Sunday, March 9, 2014

Zebra Hamantaschen

If someone dares you to make rainbow hamantaschen, RUN AWAY!

By the time you've kneaded enough food coloring into your dough, it will be hopelessly crumbly and overworked. You will invent new profanities trying to stop the layers separating as you fold them into triangles. You'll have bragging rights forever, but you just might suffer a psychotic break. So, stay safe and just make the zebra version.

Last year, I posted the Top 5 Rules of Hamantaschen in my Hamantaschen 101 post. I'm not going to repost them here, but, seriously, you have to chill the dough before rolling it out. And you have to freeze the hamantaschen before baking so they don't spread everywhere. Do not go to all the trouble of making these crazy cookies, only to let them ooze into a puddle in the oven!

One last tip: Use chocolate or peanut butter filling. Don't use jelly or poppy, which are soft and cause the cookies to flatten out. See the difference in the picture?

The chocolate filling you can find in my last year's Purim post, and the peanut butter is just 1/2 a cup of peanut butter, 2 tablespoons of butter, 1/2 cup powdered sugar and 1 tablespoon flour whisked together. (No, I don't think that counts as a recipe.)

Vanilla Dough
1 stick unsalted butter, softened
1 cup granulated sugar
pinch of salt
1 egg
1 teaspoon vanilla
2 teaspoons baking powder
1 2/3 cup all-purpose flour

Chocolate Dough
1 stick unsalted butter, softened
1 cup granulated sugar
pinch of salt
1 egg
1 teaspoon vanilla
2 teaspoons baking powder
1 1/2 cup all-purpose flour
1/4 cup Dutch process cocoa powder

8" loaf pan
wax paper
parchment paper
sharp knife
cookie sheets
small offset spatula, if you have one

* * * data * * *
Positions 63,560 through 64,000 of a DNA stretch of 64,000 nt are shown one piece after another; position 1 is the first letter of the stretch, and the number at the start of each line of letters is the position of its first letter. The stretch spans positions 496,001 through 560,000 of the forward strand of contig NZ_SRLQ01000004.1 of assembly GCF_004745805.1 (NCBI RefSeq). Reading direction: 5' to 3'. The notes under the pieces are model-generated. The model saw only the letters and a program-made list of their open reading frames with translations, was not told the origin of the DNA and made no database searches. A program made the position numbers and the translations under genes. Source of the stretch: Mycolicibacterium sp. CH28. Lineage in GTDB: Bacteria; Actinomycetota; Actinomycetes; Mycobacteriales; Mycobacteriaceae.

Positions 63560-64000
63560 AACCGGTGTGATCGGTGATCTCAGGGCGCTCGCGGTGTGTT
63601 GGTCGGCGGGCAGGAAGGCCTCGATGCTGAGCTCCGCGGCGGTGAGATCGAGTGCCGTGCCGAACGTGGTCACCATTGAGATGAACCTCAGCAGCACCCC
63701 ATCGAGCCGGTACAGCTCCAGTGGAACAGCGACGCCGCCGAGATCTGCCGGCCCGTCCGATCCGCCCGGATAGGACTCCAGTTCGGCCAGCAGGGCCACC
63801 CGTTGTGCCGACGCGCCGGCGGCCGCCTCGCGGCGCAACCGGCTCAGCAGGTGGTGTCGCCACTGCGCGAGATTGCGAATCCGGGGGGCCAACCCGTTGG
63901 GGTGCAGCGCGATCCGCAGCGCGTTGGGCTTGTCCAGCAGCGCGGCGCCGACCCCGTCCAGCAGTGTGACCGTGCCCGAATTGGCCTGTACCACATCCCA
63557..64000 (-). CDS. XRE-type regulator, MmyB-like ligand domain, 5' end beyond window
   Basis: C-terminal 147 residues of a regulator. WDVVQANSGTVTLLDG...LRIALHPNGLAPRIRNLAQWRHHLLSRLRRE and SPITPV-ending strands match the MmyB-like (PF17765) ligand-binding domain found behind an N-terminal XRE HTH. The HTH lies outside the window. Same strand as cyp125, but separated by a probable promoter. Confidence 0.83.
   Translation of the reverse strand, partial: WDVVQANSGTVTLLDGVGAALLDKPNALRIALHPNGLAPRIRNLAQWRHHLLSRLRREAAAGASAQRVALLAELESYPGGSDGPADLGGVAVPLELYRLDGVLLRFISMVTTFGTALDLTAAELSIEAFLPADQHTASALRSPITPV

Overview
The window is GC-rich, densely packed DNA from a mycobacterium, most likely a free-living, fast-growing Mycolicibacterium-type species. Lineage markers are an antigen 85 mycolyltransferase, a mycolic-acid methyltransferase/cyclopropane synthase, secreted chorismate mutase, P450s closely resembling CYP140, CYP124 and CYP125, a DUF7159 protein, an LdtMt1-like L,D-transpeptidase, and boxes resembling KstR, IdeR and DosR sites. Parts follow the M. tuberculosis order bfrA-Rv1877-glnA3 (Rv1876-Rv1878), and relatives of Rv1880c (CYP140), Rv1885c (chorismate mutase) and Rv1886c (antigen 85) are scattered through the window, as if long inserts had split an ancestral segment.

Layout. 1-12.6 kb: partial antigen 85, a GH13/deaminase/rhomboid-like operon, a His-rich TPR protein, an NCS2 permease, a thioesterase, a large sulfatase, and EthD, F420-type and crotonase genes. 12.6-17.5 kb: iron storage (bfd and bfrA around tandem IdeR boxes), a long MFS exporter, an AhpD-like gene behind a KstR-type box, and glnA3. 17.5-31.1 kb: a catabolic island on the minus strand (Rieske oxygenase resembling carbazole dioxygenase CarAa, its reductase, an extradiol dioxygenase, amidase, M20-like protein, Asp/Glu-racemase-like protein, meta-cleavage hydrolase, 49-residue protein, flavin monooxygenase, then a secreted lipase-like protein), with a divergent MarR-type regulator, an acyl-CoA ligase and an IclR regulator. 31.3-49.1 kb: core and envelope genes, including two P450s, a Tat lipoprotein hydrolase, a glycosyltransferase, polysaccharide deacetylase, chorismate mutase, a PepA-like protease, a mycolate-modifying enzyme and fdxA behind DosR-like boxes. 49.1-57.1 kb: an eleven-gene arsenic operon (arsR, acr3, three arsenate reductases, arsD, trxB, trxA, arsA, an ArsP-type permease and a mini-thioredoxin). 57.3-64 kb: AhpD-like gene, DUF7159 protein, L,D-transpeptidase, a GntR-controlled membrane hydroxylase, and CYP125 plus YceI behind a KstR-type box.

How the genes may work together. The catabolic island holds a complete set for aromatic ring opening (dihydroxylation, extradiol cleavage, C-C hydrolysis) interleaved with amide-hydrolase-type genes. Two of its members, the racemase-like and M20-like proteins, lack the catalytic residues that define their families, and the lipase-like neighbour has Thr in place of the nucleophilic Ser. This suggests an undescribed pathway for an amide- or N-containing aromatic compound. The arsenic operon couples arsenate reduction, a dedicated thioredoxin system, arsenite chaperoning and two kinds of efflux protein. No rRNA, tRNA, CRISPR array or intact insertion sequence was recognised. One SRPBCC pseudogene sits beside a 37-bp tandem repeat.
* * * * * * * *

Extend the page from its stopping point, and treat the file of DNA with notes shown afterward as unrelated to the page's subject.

freezer bags

Mixing the Doughs
Preparing the chocolate and vanilla doughs isn't difficult. You don't even have to wash the mixer between batches, just make the vanilla first. For each dough:
  • Cream the butter and sugar for two minutes on medium-high until light and fluffy. 
  • Add the salt, egg and vanilla, and beat for another minute to combine. 
  • Finish by scraping down the sides and mixing in the dry ingredients. 
  • Refrigerate for at least two hours, covered in plastic wrap.

Constructing Layers
If you look at the four pictures above, you'll see that the this is just rolling the doughs out flat, layering them into a stack, cutting the stack into slices, and pressing out circles.
  • Pull out a sheet of wax paper approximately six times the width of your loaf pan and lay it on the counter. Break one of the dough balls into chunks and spread them on the wax paper. 
  • Spread another sheet on top of the dough and use a rolling pin to roll the dough into a large rectangle. 
  • Using your loaf pan as a guide, score the paper with a knife to make five sections of dough the size of your pan. 
  • Use a sharp knife to cut all the way through the dough and paper layers, leaving yourself with five strips of dough. Put the extra dough aside to roll out later.
  • Repeat above steps with second dough.
  • Spread a large piece of plastic wrap on the counter. Removing the wax paper, stack alternating strips of dough and cover with the wrap. Nest the stacked dough in the loaf pan  and refrigerate for at least two hours.

Rolling out and Filling
Allow the dough to soften at room temperature for fifteen minutes before removing the plastic wrap.
  • Slice dough approximately 1/5" inch thick and use your rolling pin to work into a square which accommodates your round cookie cutter. You may need to experiment with thicknesses here, so only cut three or four slices at once. 
  • Roll scraps together to make "marble" hamantaschen. (Don't throw away the dough, your Bubbe would be really mad.)
  • Drop teaspoons of filling in the middle of each circle.
  • Using your fingers or a small, offset spatula, fold the sides in to form a triangle and pinch the edges together.
  • Carefully move to a cookie sheet lined with wax paper, and freeze solid. Once frozen, move the cookies to a zipper-top bag and freeze until ready to bake.

  • Preheat oven to 350 (325 convection). 
  • Place frozen hamantaschen 2" apart on parchment-lined baking sheet. 
  • Bake about 15 minutes, until the edges are just barely starting to get brown. Let them rest a minute on the baking sheet before moving to racks. 
  • Cool on wire racks and serve within the next two days. 
Makes about 36 cookies.

Thursday, March 6, 2014

Pistachio Lemon Salsa

I set out to make this recipe for pistachio salsa from Bon Appetit magazine. Then I realized it's basically a cup of nuts swimming in a cup of olive oil, with a sprinkling of chives to liven up the party. True, both nuts and olive oil are healthy. But, come on now. This isn't a restaurant - I actually love the people around my table and can't justify feeding them a 400-calorie condiment.